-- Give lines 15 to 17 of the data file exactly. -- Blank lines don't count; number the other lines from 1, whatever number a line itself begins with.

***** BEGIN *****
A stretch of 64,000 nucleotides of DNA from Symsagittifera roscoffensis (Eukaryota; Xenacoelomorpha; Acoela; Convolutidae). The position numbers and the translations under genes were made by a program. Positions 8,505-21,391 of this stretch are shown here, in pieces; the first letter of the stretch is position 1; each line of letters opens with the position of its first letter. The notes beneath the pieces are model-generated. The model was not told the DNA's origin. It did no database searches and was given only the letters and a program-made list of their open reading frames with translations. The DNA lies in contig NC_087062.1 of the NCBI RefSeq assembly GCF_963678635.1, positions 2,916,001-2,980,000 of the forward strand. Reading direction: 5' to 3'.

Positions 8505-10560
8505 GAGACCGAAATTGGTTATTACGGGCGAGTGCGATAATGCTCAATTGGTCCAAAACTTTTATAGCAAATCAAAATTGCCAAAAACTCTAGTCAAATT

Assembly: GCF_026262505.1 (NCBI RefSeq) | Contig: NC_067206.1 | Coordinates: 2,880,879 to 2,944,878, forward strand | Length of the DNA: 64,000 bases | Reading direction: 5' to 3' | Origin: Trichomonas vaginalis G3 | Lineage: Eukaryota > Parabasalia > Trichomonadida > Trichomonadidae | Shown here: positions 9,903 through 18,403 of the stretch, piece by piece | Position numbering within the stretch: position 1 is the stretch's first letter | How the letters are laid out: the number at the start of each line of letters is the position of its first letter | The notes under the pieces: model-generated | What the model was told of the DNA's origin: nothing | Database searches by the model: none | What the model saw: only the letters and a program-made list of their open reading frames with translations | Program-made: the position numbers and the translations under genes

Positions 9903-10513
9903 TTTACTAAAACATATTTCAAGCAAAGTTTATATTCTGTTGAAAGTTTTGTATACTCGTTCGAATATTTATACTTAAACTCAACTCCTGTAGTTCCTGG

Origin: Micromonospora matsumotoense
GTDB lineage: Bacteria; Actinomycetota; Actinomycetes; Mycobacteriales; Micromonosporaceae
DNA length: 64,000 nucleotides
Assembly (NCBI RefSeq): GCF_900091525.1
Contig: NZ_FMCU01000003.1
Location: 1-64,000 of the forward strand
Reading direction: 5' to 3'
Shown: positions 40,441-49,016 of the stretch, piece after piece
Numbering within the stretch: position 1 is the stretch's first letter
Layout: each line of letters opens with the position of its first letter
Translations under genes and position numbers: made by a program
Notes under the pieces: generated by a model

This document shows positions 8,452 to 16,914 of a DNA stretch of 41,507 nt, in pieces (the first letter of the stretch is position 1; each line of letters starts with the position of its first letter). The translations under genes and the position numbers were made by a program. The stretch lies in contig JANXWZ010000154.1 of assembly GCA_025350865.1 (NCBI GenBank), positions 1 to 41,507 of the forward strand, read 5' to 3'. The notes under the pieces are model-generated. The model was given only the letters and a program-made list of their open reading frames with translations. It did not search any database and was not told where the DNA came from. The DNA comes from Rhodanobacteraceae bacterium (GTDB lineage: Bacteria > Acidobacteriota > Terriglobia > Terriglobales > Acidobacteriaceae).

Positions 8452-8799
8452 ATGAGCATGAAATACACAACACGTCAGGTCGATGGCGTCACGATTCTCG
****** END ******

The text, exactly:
Numbering within the stretch: position 1 is the stretch's first letter
Layout: each line of letters opens with the position of its first letter
Translations under genes and position numbers: made by a program